“Our thing was to be so powerful that the music became a physical experience, to activate all the listeners’ senses.”

Since Blue Cheer’s inception, bands have played louder and they’ve played better. But if they’re playing what’s come down in history as heavy metal, their roots trace back to “Vincebus Eruptum.”

As a follow-up to a post from last week, here are some videos about the Jazz & Blues Entrepreneurial Thursdays networking group founded and perpetuated by musician-entrepreneur Jessica Lee.

First, a 5-minute video about the networking group:

Second, a performance of “Why Don’t You Do Right”:

And third, another performance, of “A Nightingale Sang in Berkeley Square”

I had to play a bit with the audio portion of “Do Right,” so ignore any clicks, pops or changes in dynamics. “Nightingale” is fairly pristine.

Again, if you live in the Pittsburgh area, love music and enjoy networking, you might want to give the group a try.

Let’s hop into the time machine and visit the Pittsburgh Pirates as they prepare for Spring Training 1992.

The Pirates have come off two straight division championships are looking to do so again. Despite losing All-Star Bobby Bonilla to free agency, the team looks to have a solid lineup:

  • Catcher: Mike LaValliere. Spanky provided consistency behind the plate in 1991 while hitting .289.
  • First Base: Orlando Merced. His .275 batting average with 10 home runs and 50 RBI were enough to earn him second place in the NL Rookie of the Year voting in ’91.
  • Second Base: Jose Lind. The previous season, Lind logged his fourth consecutive 150-game campaign while hitting a solid .265.
  • Shortstop: Jay Bell. Showing plenty of pop for a middle infielder, Bell cracked 16 homers in ’91.
  • Third Base: Steve Buechele. Acquired at the trading deadline in ’91 to bolster the offense at the corner, Buechele re-signed with the Pirates as a free agent in December.
  • Left Field: Barry Bonds The 1990 National League Most Valuabe Player should have repeated the following year, but the voters opted for the Braves’ Terry Pendleton.
  • Center Field: Andy Van Slyke. Posting a bit of an off-season in ’91, Van Slyke still drove in 83 runs.
  • Right Field: Kirk Gibson. The NL’s 1988 MVP signed with the Pirates after a 16-homer season for the Royals in ’91.

The starting rotation was missing John Smiley, traded to the Twins, but still looked decent for the long haul:

  • Doug Drabek. The 1990 NL Cy Young Award winner compiled a 15-14 record the following year, but led the team with a 3.07 ERA.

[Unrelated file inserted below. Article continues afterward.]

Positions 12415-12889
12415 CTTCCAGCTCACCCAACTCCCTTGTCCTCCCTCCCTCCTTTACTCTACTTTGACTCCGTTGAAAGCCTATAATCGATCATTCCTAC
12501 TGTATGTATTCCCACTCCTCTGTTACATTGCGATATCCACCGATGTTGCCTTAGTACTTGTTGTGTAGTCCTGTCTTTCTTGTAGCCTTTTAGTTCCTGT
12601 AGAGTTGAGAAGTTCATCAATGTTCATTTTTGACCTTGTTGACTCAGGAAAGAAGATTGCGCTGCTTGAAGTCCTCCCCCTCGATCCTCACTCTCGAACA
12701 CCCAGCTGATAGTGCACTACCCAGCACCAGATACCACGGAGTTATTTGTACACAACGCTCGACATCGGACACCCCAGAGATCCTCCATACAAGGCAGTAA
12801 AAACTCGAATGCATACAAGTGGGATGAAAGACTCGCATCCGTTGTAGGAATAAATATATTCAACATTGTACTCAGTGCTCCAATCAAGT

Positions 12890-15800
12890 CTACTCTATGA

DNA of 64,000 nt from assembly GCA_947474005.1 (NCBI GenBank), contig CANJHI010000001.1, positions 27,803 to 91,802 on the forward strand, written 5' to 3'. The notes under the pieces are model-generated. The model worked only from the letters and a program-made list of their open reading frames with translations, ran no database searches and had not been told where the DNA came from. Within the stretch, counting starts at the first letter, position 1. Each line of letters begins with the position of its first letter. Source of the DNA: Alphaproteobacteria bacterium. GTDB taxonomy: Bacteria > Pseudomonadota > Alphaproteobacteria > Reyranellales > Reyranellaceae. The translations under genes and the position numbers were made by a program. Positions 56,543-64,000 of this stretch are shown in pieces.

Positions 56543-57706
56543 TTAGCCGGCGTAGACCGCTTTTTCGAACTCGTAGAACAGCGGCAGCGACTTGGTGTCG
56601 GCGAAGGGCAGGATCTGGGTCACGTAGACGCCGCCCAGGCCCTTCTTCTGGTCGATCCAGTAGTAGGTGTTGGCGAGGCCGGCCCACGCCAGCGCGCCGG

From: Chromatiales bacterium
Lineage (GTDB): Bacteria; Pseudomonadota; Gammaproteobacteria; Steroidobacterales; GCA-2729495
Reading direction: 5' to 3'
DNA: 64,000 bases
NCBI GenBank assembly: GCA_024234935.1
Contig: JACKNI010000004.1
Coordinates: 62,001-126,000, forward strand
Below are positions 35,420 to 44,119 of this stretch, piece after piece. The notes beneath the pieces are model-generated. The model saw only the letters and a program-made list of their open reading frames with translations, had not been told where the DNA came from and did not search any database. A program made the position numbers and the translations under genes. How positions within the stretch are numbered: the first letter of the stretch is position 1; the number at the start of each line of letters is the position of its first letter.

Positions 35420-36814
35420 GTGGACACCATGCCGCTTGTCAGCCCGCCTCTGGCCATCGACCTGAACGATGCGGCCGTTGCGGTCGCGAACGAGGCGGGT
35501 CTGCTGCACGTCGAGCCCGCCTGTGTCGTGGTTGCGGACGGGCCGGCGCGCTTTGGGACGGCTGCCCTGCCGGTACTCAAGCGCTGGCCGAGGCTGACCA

• Zane Smith. The lefthander justified his acquisition from Montreal for Moises Alou by winning 16 games and posting a 3.20 ERA in ’91.
  • Randy Tomlin. In his first full season, Tomlin led Pirates starters in ’91 with a 2.98 ERA.
  • Bob Walk. The future Pirates broadcaster was coming off a 9-2 season.

Returning to anchor the bullpen were Stan Belinda, Bob Patterson and Roger Mason.

Fast-forward to the end of the ’92 season, when the pirates advanced to the playoffs for the third consecutive year.

Bonds carried the offense, leading the team with 34 HR, 107 RBI and 36 stolen bases while batting .311 to win MVP honors. Van Slyke hit a career-high .324, leading the league in hits and doubles. Drabek (15 wins), Tomlin (14) and Walk (10) led the rotation, joined in midseason by Danny Jackson from the Cubs and Tim Wakefield from the minors. Wakefield was particularly impressive, going 8-1 with a 2.15 ERA down the stretch.

On the other hand, Gibson lasted only 16 games before his release. Buechele gave way at third to former No. 1 draft pick Jeff King, who batted .231 with 14 HR, which tied him with Van Slyke for second on the team; only three Pirates hit more than 10 homers.

Whatever the case, the Pirates managed to carry a 2-0 lead into the ninth inning of the seventh game of the National League Championship Series. What happened next … well, everyone in Pittsburgh knows and doesn’t want to remember.

Nor does any Pirates fan want to remember what happened after 1992.

I had the pleasure of attending a Jazz Networking event at Little E.’s on Liberty Avenue in Pittsburgh.

The weekly sessions, starting each Thursday at 5:30 p.m., are led by Jessica Lee, a tremendous vocalist who also is a tremendous entrepreneur. She took the idea of mixing good music with good people, and ran with it!